Health care is increasingly moving towards personalized or precision medicine, which involves the use of genetic or genomic information to guide decision-making with regard to disease prevention, diagnosis, and treatment. To date, personalized medicine has mainly been integrated into oncology and the management of disease through pharmacogenomics [1]. In addition, the diagnosis of rare genetic disorders has been achieved more readily through the advancement of molecular techniques, with several successful cases of treatment using personalized or targeted therapies [2]. In line with the promise of personalized medicine, the demand for genetic testing has increased rapidly in Korea since 2017, when the costs of targeted next-generation sequencing (NGS) panels for inherited disorders and malignancies were first covered nationally [3].

As genetic testings are expensive, time-consuming, and may be performed only once in a patient's lifetime, their use should be carefully considered and optimized to provide the greatest benefit for patients. Genetic testings have been found to be cost-effective when combined with genetic counseling (GC), the economic and societal impact of which have been well-studied [4,5]. Complete GC services provided by a clinical geneticist are more cost-effective than brief counseling provided by a general physician; appropriate patient communication depends on the physician's understanding of genetic testing procedures, results, and the implications thereof [6,7].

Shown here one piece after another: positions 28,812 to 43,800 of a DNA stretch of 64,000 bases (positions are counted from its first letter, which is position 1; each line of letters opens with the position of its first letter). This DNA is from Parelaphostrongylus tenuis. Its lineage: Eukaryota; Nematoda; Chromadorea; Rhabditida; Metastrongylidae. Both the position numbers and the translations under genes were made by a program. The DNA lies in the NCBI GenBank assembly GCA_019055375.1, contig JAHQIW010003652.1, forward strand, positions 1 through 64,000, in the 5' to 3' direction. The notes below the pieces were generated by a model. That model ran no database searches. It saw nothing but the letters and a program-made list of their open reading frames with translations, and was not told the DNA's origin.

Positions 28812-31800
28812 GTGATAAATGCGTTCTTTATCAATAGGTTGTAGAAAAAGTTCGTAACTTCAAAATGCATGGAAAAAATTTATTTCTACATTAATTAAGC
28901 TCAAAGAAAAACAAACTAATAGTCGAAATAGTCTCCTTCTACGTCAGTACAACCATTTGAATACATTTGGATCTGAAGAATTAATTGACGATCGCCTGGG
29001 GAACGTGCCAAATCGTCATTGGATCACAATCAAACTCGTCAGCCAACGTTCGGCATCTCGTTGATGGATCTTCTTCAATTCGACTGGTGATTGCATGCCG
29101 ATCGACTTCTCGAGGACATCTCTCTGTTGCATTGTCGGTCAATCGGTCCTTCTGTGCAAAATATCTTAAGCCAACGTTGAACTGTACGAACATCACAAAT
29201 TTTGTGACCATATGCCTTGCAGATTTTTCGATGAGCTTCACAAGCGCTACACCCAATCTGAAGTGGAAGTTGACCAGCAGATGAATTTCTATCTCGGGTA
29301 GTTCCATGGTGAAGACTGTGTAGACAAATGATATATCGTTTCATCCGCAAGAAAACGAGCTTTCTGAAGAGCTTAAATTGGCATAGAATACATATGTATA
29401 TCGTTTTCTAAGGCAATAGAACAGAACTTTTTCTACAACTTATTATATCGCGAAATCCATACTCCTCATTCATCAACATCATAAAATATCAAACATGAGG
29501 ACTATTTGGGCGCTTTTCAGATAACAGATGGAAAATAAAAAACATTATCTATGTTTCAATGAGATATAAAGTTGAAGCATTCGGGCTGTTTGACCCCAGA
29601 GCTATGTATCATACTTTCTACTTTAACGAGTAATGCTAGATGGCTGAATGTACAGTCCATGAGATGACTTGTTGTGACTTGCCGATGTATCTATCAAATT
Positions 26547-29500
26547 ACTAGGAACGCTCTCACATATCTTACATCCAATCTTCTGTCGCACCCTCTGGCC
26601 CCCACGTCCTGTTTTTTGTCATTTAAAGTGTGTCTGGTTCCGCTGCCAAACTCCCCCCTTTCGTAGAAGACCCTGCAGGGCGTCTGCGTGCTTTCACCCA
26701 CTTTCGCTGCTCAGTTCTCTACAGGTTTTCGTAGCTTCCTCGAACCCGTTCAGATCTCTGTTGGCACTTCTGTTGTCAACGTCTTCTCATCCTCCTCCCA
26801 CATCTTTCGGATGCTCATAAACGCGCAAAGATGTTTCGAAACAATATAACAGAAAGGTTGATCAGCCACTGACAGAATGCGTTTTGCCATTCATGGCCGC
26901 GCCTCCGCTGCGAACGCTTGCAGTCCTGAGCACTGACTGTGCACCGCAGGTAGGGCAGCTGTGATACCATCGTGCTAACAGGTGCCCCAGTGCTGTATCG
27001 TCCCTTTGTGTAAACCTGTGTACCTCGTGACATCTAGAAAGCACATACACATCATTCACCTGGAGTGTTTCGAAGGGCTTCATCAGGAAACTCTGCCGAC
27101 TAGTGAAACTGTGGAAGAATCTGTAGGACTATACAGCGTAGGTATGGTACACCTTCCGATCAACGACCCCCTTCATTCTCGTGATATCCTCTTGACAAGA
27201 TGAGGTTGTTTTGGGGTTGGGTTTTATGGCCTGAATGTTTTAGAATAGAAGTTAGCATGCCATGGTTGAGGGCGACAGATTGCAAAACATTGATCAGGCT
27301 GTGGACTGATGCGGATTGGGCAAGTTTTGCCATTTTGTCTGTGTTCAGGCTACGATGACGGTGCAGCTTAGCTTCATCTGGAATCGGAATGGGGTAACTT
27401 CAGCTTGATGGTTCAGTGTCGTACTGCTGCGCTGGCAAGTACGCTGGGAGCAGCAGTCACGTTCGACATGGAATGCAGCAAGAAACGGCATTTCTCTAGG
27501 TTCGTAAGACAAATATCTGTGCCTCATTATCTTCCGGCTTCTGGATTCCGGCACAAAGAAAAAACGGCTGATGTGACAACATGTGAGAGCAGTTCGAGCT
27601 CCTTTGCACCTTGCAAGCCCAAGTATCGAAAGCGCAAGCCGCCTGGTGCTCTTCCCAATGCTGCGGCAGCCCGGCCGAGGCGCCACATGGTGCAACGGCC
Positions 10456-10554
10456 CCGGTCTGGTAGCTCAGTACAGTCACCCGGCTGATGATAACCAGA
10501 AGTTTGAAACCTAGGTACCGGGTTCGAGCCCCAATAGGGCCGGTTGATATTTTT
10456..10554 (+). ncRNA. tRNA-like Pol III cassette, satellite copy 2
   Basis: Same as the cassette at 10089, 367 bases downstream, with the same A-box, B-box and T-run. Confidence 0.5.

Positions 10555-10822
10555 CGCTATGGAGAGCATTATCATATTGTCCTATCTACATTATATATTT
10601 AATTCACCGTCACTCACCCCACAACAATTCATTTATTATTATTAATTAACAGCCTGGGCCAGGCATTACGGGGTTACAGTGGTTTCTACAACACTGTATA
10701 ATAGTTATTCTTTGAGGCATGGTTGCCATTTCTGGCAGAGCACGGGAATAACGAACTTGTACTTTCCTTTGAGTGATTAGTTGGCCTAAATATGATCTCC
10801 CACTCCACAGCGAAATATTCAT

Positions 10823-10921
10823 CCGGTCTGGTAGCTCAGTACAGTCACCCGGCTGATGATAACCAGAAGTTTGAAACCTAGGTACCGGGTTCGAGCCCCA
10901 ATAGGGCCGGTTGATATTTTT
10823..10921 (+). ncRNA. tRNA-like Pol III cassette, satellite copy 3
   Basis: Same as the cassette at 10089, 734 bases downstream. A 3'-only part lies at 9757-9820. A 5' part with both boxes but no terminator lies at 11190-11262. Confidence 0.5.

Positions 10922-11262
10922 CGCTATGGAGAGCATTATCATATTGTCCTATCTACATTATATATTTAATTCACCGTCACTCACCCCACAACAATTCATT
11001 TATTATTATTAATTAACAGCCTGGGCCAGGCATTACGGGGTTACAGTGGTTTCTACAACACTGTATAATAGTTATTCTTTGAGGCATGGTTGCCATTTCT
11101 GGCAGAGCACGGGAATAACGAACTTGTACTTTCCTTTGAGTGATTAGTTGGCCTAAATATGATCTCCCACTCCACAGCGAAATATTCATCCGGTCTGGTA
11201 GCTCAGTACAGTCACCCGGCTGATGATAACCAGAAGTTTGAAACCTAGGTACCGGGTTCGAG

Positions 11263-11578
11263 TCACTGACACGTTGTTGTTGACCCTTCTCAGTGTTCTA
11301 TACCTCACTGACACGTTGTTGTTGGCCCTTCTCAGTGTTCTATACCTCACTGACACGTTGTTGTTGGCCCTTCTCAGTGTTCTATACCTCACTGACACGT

Patients are largely in favor of GC, especially for rare genetic disorders, although a substantial proportion of patients or families in Korea have not undergone GC and have no access to relevant information [8]. Primary-care physicians and non-genetic specialists are often uncomfortable communicating the results of even a single gene testing to their patients or have some negative bias towards the value of genetic testing for their patients [7]. Additional barriers to the use of genetic testing results in clinical care include limited understanding of genomic information, confusion regarding terminology, and the volume of information arising from genetic testing [9].

With an increase in demand for GC in clinical settings, we evaluated the current status of and challenges faced by GC practice in Korean hospitals. To our knowledge, this study is the first to examine current GC practice in Korea.

As the majority of genetic services in Korea are provided and managed by departments of laboratory medicine, a national volunteering electronic survey was conducted in 108 certified laboratory physicians belonging to the Korean Society of Genetic Diagnostics including working members of non-teaching or teaching hospitals [10]. During August 2018, the survey was planned and the questionnaires were critically reviewed by experts within the Korean Society for Genetic Diagnostics genetic counseling committee. The data were collected using a prospective cross-sectional survey and merged in September 2018. The survey addressed three main categories of information: (1) current status of GC in hospitals; (2) essential qualifications of GC practitioners; and (3) challenges and perspectives of GC. Categories 1 and 2 were addressed through closed-ended questionnaires, and information for Category 3 was gathered through an open-ended question in the survey. This study was exempted for approval by the Institutional Review Board of National Health Insurance Service, Ilsan Hospital, since it was anonymous and participation was voluntary.